DEC 18, 2017 9:18 PM PST

Here's How We Engineer Spacecraft to Hold Up to Space

WRITTEN BY: Anthony Bouchard


There are a lot of hazards in outer space, such as temperature, space debris, and radiation. Spacecraft designers keep these factors in mind when creating something that needs to last an extended period in the harsh environment.

Regarding temperature, some spacecraft utilize onboard temperature control systems. For example, the Rosetta spacecraft has louvers that can open or close depending on the temperature - they open in the warmth to dissipate heat and close in the cold to trap heat. The James Webb Space Telescope, on the other hand, will use a unique cooling system that keeps some components colder than the space around it.

Another problem is space debris, and it's almost everywhere. Space debris travels several times faster than a bullet, but much of it is too small to see. Engineers typically avoid known space debris areas whenever possible, but they can also use folding tactics that reduce surface area when space debris will be unavoidable.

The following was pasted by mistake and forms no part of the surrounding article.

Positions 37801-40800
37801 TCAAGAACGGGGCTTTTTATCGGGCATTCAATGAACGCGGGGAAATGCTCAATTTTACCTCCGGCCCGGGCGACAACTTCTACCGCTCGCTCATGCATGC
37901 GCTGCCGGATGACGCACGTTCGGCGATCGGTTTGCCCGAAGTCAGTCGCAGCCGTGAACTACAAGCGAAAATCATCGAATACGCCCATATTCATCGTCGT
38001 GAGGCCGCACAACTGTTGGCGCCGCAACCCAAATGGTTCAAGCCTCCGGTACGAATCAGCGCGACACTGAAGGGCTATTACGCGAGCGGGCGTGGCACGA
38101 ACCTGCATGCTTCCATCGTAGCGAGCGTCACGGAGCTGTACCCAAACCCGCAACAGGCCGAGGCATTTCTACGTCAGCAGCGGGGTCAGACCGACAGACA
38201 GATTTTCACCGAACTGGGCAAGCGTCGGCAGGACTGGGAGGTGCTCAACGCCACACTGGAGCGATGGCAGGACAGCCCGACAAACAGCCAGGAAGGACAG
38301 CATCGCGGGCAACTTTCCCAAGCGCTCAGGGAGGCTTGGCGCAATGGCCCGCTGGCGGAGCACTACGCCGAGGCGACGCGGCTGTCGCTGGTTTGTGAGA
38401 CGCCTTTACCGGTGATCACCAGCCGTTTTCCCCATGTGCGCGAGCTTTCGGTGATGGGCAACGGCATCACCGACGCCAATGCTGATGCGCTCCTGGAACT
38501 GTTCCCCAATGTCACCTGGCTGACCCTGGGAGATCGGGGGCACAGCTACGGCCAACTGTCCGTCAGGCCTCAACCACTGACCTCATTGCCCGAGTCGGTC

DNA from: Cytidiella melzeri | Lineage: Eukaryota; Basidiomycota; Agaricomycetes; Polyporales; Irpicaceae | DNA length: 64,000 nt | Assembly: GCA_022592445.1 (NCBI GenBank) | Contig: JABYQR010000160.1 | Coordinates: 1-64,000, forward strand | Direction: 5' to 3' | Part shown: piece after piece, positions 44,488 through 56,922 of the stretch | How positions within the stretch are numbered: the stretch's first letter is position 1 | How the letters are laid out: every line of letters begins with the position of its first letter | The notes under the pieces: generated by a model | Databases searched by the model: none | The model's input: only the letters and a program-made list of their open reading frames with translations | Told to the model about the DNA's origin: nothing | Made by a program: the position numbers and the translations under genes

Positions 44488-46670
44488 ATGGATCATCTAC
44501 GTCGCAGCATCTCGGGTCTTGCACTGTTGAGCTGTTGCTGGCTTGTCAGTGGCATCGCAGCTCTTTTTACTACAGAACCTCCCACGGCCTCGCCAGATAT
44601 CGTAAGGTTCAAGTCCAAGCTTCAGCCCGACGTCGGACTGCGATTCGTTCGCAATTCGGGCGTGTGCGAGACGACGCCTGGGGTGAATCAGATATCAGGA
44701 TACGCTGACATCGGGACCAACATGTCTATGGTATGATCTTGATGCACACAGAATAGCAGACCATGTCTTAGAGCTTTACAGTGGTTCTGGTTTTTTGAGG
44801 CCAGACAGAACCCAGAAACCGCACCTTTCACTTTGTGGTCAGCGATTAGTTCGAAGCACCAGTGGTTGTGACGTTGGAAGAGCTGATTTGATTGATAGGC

Radiation can fry the sensitive computer systems inside of a spacecraft, so engineers use electronic redundancy and shielding to prevent corrupted data. With electronic redundancy, several of the same electronics process the same information simultaneously to ensure that NASA doesn't receive corrupted data. Shielding is less common, as it adds weight and increases the cost of the launch.

Because space missions aren't cheap, NASA spends a lot of their budget on research and development to ensure the longevity of their spacecraft. The reward can be priceless, especially if that spacecraft holds up to the test of time.

About the Author
  • Fascinated by scientific discoveries and media, Anthony found his way here at LabRoots, where he would be able to dabble in the two. Anthony is a technology junkie that has vast experience in computer systems and automobile mechanics, as opposite as those sound.
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